Macedonia says reaches framework on name dispute solution with Greece
"We have a framework that needs more work and at the moment legal teams from both ministries are working on it," Dimitrov said. The remarks came after a meeting with the Greek counterpart Nikos Kotzias on Sunday in Brussels.
According to Dimitrov, a meeting between the prime ministers of Macedonia Zoran Zaev and Greece Alexis Tsipras in mid-week "will decide important things, from the options that are at the table."
Last week Dimitrov and Kotzias held another round of name talks in New York in the presence of the United Nations mediator, Matthew Nimetz, which ended without a breakthrough.
On Monday morning, during his visit in Brussels, Dimitrov had a working breakfast with European Union foreign policy chief Federica Mogherini and with the foreign ministers of EU member states.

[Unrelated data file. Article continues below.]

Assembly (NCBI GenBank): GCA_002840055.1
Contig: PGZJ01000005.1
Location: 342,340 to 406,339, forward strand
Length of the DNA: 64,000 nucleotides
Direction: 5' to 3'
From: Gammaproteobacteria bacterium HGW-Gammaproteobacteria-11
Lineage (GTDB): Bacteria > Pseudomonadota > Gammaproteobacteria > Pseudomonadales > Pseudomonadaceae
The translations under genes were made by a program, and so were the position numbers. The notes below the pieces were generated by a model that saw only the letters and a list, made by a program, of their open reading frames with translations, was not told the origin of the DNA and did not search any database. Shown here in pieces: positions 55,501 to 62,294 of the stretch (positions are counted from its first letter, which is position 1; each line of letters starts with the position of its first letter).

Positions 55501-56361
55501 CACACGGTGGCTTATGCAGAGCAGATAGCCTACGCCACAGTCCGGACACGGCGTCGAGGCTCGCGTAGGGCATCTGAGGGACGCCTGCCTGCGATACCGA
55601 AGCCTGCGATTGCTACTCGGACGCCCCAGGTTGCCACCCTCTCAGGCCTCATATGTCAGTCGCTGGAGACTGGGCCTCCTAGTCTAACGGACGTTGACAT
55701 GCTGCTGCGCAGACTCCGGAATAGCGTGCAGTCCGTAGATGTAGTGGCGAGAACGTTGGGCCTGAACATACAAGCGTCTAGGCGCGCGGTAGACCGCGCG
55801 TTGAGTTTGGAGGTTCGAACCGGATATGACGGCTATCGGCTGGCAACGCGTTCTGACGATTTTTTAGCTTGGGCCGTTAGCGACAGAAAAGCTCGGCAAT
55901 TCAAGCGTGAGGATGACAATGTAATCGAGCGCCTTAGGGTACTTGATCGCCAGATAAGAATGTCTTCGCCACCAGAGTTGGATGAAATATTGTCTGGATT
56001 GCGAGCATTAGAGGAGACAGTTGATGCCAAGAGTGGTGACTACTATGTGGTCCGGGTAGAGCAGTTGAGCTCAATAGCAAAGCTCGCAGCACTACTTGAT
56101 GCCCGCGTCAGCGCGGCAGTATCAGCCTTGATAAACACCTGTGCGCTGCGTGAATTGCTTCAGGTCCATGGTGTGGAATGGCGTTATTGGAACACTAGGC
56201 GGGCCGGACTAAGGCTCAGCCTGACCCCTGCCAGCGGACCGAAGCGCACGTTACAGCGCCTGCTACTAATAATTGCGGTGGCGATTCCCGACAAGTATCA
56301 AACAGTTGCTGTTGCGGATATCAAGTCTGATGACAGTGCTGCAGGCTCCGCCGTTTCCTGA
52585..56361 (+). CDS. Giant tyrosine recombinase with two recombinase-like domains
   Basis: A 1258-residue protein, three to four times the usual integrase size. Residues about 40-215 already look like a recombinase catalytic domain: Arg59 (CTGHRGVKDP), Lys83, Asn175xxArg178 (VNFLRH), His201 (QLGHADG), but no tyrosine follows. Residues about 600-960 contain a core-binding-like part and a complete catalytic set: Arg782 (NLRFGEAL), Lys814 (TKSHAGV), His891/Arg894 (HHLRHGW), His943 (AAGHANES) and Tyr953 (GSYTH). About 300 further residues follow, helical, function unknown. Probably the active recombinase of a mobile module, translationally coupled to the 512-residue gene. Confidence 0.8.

In her remarks, Mogherini said the progress made at the Athens-Skopje talks was very encouraging.
Athens and Skopje have been at odds over the use of the name of Macedonia since Greece's northern neighbor declared independence from Yugoslavia in 1991.
Macedonia is formally called Former Yugoslav Republic of Macedonia (FYROM) at the United Nations. Macedonia is also the name of a northern province in Greece and Athens is worried that the use of the same name by the neighboring state could lead to territorial claims.
The solving of name row that exists between two countries is seen as main obstacle that Macedonia has to overcome in order to make progress towards the European Union and NATO integration.
During the NATO summit in Bucharest in 2008, Greece vetoed FYROM's application to enter the alliance without having solved the name issue. As Skopje has renewed efforts to join the EU and NATO, Greece has signaled that its position remains unchanged. ■